I grew up on Golden Age Radio, and while I love to read, I typically consume more books via audio thanks to a job that lets me listen while I work. As an aspiring writer, I try to read a great deal of non-fiction in addition to a variety of fictional genres. I especially love history, historical fiction, science fiction, fantasy, and old-style gothic horror.
I write that title with a caveat, which I'll explain. This book is geared to the idea that perhaps you know just a little about the world of opera and feel like maybe you're ready to be dangerous and don't know where to start. Mr. Plotkin offers his credentials as to why he's the right man to be your guide to this strange world, which are impressive, and then he leads you through the basics just as he says he will. He's one part tour guide, one part college professor, and he clearly loves opera. And he hopes you will too.
The history of opera is offered at Wikipedia speed, broken down for you in sections so you can see how it evolved into what it's become today. He'll even give you pointers on how to attend a performance and get the most out of it, which that alone is invaluable information. Where it gets dicey is that sometimes he forgets he's talking to a beginner when it comes to the actual operas, but he does bring it back down to beginner level sooner or later. A lot of the times, though, you will be expected to rise to the next level up without warning, and where this subject is concerned, that's not a bad thing if you're truly interested. He covers a handful of operas within this tome and explains why he picked them. His insights are well worth it for anyone who wants to dig deep. The thing is, and he'll tell you this up front, he's working from very specific recordings of these works that you will have to hunt down on your own, either in a library or online. Some of his explanation is specific to those recordings. Don't let that disuade you. If you can't find that recording, try another and compare it to what you learn in this book. The point of this entire thing is to help you make the leap from novice to enthusiast with confidence enough to discover more, and where you go from there is up to you. I've heard it said that for some beginners, it's many years - if ever - before they go from hearing an aria or two to listening to an entire opera with anything close to understanding. This book connects the dots if you're willing to meet the author halfway.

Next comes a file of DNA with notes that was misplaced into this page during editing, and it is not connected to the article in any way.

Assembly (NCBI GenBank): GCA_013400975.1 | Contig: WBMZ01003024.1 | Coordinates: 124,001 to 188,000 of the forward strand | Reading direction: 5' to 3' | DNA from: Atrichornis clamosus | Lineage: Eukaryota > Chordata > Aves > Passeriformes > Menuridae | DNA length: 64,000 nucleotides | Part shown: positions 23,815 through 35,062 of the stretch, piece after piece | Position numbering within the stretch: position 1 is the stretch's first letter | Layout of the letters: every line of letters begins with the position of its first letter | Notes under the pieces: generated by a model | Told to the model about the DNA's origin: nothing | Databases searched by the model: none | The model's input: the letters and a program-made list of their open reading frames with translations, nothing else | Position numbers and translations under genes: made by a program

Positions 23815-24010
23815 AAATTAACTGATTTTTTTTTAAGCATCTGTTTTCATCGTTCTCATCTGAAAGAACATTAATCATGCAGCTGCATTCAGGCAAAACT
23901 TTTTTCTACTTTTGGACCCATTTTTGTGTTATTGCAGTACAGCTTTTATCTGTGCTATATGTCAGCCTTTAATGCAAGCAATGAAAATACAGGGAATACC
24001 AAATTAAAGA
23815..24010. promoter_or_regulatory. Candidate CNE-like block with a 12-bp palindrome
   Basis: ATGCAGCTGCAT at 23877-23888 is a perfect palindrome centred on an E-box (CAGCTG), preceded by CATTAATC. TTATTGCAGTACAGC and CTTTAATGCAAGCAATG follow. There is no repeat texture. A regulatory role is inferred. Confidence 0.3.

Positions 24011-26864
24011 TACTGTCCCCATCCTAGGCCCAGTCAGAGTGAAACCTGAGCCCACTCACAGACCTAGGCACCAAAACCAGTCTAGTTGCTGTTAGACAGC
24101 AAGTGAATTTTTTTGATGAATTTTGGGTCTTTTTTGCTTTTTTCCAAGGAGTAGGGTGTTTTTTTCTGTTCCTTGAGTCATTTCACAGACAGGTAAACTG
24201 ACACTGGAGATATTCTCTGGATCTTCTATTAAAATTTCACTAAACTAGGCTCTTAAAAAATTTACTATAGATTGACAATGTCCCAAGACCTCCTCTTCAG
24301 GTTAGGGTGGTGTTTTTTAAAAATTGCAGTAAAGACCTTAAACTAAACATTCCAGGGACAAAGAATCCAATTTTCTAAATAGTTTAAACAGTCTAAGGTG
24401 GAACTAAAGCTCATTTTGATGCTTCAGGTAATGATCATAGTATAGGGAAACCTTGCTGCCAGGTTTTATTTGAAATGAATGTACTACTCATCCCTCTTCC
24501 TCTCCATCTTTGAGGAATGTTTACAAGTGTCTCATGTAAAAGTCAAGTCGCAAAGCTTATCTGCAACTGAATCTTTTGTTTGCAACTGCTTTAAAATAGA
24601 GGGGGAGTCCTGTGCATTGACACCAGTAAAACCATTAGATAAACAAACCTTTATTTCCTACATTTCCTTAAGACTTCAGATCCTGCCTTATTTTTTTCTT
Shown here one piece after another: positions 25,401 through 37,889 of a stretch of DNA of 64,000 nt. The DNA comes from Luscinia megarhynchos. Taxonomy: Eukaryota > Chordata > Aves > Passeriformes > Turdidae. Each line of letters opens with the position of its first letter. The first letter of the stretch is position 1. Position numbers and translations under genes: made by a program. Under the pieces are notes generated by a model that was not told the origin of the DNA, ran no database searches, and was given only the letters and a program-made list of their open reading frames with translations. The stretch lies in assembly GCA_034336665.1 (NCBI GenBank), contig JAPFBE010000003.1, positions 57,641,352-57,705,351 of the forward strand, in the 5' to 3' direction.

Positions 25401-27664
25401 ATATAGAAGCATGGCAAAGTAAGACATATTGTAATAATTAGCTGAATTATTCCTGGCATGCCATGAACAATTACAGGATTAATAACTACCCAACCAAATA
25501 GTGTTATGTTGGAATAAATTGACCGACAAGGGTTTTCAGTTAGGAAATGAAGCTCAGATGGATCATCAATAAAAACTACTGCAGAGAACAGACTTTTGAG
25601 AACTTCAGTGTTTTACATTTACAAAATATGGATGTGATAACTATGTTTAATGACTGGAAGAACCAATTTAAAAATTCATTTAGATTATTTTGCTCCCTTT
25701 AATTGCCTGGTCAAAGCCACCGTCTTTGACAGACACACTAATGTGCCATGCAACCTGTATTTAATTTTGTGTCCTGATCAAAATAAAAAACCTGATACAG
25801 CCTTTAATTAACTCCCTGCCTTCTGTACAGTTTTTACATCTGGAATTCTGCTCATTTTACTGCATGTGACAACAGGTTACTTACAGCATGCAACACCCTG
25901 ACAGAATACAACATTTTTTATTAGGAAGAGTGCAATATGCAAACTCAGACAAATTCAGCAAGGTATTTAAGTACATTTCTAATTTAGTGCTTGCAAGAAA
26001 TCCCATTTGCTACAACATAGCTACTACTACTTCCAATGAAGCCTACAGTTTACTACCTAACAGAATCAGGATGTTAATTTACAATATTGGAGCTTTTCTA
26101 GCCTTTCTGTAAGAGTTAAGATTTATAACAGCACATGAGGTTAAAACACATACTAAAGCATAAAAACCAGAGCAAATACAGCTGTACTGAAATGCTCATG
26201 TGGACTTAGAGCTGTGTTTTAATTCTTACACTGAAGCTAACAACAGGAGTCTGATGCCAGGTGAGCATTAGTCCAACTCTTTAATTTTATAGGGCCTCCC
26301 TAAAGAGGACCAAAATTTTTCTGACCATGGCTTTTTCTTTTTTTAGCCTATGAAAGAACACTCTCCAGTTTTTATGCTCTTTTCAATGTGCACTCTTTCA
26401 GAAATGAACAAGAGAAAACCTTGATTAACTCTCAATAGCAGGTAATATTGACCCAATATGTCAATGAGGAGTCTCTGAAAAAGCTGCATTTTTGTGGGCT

Maybe I'm biased. Like so many others like me, Christopher Reeve has been a role model for me since Superman first hit the big screen. As I grew up, I got to learn about the man behind the Man of Steel, and his "can do" attitude continued to inspire. Between the accident that left him paralyzed and his death years later, Reeve's inner strength proved the title of this book to be true. Nothing is impossible.
So many years later, it's still heart-wrenching to hear him speak about his experiences in his own words, so it's no surprise this book packs quite the punch. At the same time, this is one of those stories that only he could tell with all of the humanity and personal conviction he could bring to bear. There's nothing sugar-coated here; the tragedy and the optimism are both as genuine as the man himself. This audiobook is written and presented in such a way that he's speaking directly to you.